Some pseudonyms are more fitting than others. Autumn Bailey’s alter ego suits her to a tee. Instagramming and writing under the guise of Asphalt Gypsy, the mama-turned-blogger offers a transparent picture of what life on the road with her two (soon to be three) little ones and her husband in tow is really like. Yet, still, living tiny was never a part of the plan. The couple’s unexpected, cross-country journey began back in February, 2016, when Bailey’s husband—a welder who frequents breweries, wineries, and distilleries across the US—was called to the east coast.
“It was a month and a half after our first child was born when he got a call saying he needed to be in Virginia in two weeks,” recalls Bailey. “We decided probably within five days that we needed to do this and bought a trailer that could fit my car, hopped in, and left. It was a whirlwind and it doesn't really feel like it's stopped.”
Packed into their renovated Keystone Fuzion 416, which she and her husband currently share with their two and a half-year-old son, Bear, and seven-month-old son, Oak, the soon-to-be family of five have been bouncing back and forth from coast to coast for the past two years. Now a bright and breezy spot to call home, Bailey’s mobile abode is filled with vintage rugs, treasured finds, and leafy greens. We recently caught up with the blogger to learn what it’s really like to live small on the go. P.S.: It’s not as glamorous (or as cheap!) as you’d think.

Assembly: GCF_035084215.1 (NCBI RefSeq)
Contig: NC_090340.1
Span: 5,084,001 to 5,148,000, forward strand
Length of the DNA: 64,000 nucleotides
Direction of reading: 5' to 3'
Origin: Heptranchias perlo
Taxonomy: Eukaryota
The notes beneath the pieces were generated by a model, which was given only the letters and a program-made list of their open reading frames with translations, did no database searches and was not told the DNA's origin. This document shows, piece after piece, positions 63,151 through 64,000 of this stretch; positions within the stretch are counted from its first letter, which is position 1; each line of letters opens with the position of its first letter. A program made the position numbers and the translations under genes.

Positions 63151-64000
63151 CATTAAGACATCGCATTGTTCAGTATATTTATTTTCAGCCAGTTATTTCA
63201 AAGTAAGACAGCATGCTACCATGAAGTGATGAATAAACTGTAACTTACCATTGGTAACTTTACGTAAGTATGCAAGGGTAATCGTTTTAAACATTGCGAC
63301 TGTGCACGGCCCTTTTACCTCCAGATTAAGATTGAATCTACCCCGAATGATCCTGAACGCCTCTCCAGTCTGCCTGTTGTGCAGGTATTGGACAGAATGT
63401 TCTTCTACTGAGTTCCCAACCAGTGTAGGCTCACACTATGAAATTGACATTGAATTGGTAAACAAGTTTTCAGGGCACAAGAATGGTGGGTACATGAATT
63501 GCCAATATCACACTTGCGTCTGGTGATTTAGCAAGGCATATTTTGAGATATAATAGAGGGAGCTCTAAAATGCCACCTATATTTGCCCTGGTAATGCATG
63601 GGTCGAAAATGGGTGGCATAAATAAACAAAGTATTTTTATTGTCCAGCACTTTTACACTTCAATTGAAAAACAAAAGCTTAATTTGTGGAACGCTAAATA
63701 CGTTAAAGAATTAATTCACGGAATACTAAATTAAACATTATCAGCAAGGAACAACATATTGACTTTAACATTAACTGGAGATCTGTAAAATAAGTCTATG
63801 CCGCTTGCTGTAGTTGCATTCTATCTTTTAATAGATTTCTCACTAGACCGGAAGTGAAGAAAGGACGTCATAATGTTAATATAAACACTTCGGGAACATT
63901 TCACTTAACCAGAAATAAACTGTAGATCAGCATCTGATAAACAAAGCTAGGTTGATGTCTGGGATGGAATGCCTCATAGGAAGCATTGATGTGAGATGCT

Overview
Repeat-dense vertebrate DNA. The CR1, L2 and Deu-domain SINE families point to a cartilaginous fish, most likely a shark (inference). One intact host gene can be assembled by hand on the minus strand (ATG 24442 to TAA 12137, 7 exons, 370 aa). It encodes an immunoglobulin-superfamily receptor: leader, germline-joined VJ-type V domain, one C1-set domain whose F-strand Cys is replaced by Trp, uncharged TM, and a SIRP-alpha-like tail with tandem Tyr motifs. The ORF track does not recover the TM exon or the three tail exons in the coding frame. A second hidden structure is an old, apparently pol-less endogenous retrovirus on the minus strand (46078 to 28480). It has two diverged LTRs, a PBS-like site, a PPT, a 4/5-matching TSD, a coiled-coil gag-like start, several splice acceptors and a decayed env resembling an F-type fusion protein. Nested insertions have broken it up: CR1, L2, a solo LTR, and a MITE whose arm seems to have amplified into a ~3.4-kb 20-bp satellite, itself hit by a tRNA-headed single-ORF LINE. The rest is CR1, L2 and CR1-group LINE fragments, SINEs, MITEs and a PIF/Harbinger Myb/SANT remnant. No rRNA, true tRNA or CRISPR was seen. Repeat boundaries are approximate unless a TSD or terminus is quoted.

What were some of the biggest changes you made during the remodel?
“The trailer was really brown when we first got it—like, pretty much just shades of brown and beige, with a lot of wood and veneer and dark brown leather. There were TVs in every room and neon lights on the chairs. It was pretty man cave-y! We didn't change it for a year because we didn’t buy it thinking we were ever going to remodel it. The main thing was repainting it white. That was probably one of the biggest changes that we made. Originally, we had a master bedroom in the front and we converted that into our kids’ room and we converted the garage into our room. That was probably one of the other big things that we did.”
You’ve packed so much style into such a tiny space! How would you describe your aesthetic?